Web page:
The Indian Supper Club in Downtown New York Where Culture and Kulfi Collide

The Salon New York supper club
Image courtesy of The Salon.

We’re all in luck: The Salon is back for the fall. The new-ish raucous monthly supper club put on by New York–based artists Ananya Chopra and Kritika Manchanda, who channel their childhoods to put out impeccably composed regional northern Indian food, will be resuming its monthly installments on October 28th. Highlights from a late spring dinner included yakhni pulao—velvet-soft mutton collapsed within a plate of basmati rice—and crisp one-bite gol gappa, which is filled with an acerbic chickpea mash. At The Salon, you’re just as likely to be seated next to the artist Salman Toor or the rapper Heems as you are to share elbow space with one of the many solo attendees who show up high on the promise of actually meeting someone interesting in 3-D. The Salon takes place in Manchanda’s sparse and deftly decorated NoHo loft, while scenes from Indian cinema projected on a loop play on one of the capacious white walls. The vibe is congenial and the tabletop adornment mainly edible (recently, slim candlesticks in vintage candelabras that cast a flickering glow over towers of powdered pink sweets and halved kacchi kairi). Guests linger long after the last plate of kheer pudding is whisked back to the apartment’s kitchen by Chopra and Manchanda, who run the operation with efficiency and warmth, and somehow manage not to get food all over their gauzy, bell-sleeved dresses. Tickets are $175 for four courses and can be procured by signing up to The Salon’s mailing list online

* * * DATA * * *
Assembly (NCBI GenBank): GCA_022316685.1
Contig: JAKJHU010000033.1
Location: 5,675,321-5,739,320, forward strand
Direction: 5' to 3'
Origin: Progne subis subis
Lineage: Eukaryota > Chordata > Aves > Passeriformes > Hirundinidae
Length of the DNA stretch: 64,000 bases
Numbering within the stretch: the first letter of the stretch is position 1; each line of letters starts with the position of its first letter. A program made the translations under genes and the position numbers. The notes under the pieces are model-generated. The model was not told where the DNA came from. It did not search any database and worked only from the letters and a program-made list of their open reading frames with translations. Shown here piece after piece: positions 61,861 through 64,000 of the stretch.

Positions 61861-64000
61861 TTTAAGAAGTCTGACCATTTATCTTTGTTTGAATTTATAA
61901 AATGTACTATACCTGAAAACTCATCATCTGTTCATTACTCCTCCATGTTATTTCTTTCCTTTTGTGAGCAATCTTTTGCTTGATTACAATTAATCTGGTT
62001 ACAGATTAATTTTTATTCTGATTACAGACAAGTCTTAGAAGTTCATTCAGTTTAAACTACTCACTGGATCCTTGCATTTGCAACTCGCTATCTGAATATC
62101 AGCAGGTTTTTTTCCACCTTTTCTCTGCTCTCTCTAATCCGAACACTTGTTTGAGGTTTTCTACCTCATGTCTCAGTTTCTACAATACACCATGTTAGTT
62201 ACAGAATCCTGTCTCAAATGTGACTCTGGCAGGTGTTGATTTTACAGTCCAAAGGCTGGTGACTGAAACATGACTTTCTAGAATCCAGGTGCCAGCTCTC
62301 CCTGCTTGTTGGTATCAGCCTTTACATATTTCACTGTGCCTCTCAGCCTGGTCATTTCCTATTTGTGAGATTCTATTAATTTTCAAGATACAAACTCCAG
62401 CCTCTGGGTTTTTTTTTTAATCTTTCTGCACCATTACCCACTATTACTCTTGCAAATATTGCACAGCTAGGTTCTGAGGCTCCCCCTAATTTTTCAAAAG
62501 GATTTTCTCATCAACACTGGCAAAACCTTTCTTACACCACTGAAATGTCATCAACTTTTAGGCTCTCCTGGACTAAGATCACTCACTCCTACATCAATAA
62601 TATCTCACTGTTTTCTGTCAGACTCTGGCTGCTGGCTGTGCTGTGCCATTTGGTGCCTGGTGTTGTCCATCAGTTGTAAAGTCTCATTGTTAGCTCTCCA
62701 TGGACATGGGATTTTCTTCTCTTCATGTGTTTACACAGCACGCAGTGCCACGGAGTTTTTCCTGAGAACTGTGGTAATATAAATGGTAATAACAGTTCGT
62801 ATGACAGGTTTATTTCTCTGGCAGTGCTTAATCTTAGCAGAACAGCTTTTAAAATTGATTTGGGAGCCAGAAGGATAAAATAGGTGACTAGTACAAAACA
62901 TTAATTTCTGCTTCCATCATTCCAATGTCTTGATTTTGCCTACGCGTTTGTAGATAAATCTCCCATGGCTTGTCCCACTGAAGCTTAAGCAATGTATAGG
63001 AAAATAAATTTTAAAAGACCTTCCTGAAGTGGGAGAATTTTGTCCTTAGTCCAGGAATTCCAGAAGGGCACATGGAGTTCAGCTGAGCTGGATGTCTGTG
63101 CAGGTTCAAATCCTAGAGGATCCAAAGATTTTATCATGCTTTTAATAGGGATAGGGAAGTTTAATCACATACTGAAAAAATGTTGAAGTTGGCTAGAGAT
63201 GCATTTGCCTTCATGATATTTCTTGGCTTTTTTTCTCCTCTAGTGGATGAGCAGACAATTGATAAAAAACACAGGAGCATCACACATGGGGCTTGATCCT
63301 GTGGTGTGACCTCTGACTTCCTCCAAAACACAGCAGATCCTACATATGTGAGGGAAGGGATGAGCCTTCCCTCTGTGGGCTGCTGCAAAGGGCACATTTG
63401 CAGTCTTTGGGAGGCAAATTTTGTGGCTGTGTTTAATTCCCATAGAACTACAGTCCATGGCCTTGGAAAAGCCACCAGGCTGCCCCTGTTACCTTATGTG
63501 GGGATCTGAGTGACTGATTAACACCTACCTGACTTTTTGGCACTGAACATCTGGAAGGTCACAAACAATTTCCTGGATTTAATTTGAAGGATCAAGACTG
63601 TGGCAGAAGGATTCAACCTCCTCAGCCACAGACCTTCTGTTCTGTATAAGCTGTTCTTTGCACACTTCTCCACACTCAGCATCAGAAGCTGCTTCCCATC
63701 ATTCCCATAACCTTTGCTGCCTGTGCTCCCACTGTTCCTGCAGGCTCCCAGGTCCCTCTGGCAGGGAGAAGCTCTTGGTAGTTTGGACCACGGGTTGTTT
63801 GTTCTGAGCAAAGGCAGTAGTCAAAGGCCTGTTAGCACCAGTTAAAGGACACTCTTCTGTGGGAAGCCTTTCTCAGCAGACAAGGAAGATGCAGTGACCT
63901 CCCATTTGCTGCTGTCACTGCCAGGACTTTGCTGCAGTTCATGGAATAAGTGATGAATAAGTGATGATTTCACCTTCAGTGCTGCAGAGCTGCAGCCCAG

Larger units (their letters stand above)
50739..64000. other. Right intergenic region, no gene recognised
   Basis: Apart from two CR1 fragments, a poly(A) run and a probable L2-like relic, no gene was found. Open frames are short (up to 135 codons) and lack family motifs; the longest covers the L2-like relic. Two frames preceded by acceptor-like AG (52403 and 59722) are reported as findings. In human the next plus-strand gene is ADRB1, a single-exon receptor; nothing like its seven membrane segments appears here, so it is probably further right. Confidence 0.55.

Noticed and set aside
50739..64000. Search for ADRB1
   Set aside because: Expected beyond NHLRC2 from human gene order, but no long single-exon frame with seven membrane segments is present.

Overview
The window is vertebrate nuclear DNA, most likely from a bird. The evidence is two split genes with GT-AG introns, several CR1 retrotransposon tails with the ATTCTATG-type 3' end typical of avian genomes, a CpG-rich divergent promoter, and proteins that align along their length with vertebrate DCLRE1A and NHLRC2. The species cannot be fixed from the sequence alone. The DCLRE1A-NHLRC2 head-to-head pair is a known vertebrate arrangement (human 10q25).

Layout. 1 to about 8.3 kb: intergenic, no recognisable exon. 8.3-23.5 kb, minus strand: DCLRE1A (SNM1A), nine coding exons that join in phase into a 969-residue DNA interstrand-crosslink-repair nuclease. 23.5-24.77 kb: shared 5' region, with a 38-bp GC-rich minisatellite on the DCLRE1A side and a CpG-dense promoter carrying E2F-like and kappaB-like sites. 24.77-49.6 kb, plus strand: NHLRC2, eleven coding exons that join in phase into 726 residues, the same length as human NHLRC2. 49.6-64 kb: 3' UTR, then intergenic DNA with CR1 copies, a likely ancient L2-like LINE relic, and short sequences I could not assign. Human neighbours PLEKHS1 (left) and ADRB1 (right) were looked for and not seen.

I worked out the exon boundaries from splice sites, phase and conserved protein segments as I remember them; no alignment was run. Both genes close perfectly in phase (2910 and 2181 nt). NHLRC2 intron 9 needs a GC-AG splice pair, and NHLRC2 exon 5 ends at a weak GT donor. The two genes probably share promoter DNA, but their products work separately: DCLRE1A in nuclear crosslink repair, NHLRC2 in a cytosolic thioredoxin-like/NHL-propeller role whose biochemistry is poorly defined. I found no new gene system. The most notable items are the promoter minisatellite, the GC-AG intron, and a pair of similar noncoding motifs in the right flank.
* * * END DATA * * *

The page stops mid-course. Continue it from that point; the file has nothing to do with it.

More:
Ella Quittner is a screenwriter and Family Style‘s writer-at-large. Her work has appeared in The New York Times, T: The New York Times Style Magazine, The New Yorker, The Wall Street Journal, Man Repeller, Bon Appétit, and across many group chats.